5 Historic Facts about Sunglasses

Sunglasses Spark Our Lives

Sunglasses Spark our lives

Sunglasses come in all different shapes, sizes and prices

Sunglasses spark our lives and save our eyesight from ultra violet rays in so many ways. In honor of National Sunglasses Day, here are the top 5 facts on the history of the shades. Whether you wear the lenses to be cool, block the rays, be fashionable or for prescription, here’s the skinny on the sunny spectacles.

• Sunglasses date back to prehistoric times in ancient China and Rome. The Roman emperor Nero watched gladiator fights through polished gems. In China, it is written that sunglasses were worn in the 12th century (approximately) by judges in ancient Chinese courts to hide their facial expression when they interrogated witnesses. These lenses were flat panes of smoky quartz, which protected the eyes from glare.

• In the 19th and early 20th century, tinted yellowish amber and brown glasses were a common prescription item for people with syphilis to protect them from sensitivity to light (one of the symptoms).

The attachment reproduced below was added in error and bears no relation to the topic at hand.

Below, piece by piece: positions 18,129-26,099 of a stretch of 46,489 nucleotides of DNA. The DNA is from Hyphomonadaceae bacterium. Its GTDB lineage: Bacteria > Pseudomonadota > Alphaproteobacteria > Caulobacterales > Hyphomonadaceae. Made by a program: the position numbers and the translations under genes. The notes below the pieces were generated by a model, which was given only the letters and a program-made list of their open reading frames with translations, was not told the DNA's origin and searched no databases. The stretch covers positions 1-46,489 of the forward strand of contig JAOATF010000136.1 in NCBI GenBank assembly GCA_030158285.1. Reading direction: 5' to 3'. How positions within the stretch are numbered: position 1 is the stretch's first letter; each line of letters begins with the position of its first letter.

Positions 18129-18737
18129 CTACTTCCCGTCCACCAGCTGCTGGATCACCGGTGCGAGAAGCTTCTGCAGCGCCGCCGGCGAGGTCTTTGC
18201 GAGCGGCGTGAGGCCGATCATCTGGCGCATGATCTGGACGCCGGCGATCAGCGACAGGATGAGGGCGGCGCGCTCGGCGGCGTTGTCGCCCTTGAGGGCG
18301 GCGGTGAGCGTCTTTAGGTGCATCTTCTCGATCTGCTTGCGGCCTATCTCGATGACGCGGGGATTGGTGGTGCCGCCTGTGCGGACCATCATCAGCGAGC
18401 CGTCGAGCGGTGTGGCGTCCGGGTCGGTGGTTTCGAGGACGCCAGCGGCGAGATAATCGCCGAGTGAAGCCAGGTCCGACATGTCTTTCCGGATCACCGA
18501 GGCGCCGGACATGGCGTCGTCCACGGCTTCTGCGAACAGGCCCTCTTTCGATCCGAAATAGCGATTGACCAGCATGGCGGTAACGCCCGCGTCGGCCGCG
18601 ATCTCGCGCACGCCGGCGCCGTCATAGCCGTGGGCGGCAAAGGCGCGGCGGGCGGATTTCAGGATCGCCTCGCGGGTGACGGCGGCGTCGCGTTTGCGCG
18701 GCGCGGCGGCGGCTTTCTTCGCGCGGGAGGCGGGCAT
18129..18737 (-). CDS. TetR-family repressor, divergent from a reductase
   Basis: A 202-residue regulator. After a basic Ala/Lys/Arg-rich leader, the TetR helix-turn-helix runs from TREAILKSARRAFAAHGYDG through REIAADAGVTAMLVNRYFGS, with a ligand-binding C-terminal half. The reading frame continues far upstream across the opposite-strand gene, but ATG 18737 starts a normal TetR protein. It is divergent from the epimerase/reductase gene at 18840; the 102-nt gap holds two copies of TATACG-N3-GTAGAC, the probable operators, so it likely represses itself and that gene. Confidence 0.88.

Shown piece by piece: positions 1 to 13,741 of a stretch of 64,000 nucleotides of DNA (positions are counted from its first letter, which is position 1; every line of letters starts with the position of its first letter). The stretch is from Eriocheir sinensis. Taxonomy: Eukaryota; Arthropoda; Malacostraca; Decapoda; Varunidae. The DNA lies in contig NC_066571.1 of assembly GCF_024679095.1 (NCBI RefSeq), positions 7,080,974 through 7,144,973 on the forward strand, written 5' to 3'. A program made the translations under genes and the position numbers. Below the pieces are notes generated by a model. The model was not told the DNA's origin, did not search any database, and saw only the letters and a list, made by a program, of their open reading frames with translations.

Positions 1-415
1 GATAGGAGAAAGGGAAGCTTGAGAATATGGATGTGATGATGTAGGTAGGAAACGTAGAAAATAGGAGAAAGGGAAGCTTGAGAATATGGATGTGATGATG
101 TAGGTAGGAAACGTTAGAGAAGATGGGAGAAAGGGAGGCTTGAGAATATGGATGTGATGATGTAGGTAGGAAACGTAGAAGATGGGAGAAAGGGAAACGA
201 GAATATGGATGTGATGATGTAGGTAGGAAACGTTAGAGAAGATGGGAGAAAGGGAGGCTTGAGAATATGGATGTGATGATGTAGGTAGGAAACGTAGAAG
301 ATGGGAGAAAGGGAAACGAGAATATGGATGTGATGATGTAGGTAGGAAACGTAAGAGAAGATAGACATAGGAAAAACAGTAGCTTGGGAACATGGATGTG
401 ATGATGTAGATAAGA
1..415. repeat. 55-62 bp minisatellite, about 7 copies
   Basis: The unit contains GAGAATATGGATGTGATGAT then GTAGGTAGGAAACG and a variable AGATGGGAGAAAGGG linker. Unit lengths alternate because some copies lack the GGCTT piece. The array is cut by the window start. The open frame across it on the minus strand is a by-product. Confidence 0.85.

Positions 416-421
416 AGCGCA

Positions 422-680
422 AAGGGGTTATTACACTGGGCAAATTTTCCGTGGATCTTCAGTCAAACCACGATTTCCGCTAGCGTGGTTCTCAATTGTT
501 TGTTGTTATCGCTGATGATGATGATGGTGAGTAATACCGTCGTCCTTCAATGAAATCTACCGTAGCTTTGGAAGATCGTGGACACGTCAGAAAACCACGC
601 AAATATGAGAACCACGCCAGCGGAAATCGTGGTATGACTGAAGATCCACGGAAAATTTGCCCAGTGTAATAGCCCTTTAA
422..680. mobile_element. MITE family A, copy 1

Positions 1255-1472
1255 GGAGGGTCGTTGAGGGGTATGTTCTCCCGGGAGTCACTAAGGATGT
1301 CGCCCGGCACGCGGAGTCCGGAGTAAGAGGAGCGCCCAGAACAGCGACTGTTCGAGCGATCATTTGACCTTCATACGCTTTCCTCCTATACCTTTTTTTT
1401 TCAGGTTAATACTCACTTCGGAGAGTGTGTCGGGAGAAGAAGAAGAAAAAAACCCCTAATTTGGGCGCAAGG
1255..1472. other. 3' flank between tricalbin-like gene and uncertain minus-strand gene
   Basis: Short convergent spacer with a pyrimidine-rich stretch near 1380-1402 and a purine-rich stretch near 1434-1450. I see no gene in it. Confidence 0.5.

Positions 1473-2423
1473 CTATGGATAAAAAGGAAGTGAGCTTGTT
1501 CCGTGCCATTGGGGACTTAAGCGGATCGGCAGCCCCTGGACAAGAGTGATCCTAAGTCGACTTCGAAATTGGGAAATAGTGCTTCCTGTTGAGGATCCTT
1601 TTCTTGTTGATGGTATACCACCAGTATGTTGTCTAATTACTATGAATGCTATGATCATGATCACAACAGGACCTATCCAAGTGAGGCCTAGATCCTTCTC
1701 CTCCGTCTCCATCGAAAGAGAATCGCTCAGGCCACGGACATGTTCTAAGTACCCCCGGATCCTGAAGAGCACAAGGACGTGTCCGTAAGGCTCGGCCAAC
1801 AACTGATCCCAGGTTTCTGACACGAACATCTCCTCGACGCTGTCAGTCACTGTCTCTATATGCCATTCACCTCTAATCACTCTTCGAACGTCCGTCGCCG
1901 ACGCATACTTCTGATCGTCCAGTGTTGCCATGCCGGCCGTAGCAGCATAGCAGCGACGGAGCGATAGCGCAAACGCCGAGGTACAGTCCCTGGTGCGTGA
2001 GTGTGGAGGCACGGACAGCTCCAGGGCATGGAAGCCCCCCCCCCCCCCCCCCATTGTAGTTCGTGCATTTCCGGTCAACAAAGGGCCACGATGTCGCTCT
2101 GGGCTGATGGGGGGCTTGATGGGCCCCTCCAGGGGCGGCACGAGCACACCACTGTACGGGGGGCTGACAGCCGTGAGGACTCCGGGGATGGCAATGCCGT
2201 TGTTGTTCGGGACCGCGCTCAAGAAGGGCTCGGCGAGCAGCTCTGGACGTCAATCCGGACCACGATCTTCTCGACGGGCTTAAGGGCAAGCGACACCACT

• 1929 brought us the inexpensive mass-produced sunglasses, invented by Sam Foster. Foster sold his products on the beaches of Atlantic City, NJ, under the name Foster Grant from a Woolworth on the Boardwalk. These shades were made to protect people’s eyes from the sun’s harmful rays.

• 1936 brought us polarized sunglasses. That’s when Edwin H. Land began using his patented Polaroid filter to make sunglasses.

• World War II began the Ray-Ban Aviator fad. Ray Ban created anti-glare aviator style sunglasses using polarization for the soldiers. In 1937, this style became popular with celebrities and the general population when the sunglass giant began selling them to the public.

Flash Forward to 2020

Countless shades, countless hues, countless styles — Sunglasses of today come in all shapes, sizes and prices. The common denominator – UV protection is all the rage and a must.

According to The Vision Council, 75% of Americans are concerned about UV exposure, yet only 31% where sunglasses every time they go outside.

UV damage is cumulative, occurring over a ifetime of exposure. Children are extra vulnerable, so get them in the habit of wearing sunglasses early!.This will help to mitigate serious vision problems in the future.

Socially Sparked

This summer we wear a mask to protect us from spreading the coronavirus and we wear sunglasses to protect us from harmful UV rays. Whatever your fancy — don a pair of UV protective sunglasses and enjoy! Your lives and your health will be forever Socially Sparked®! — Tweet @sosparkednews and @asparks01  #SociallySparked

*This story has been updated.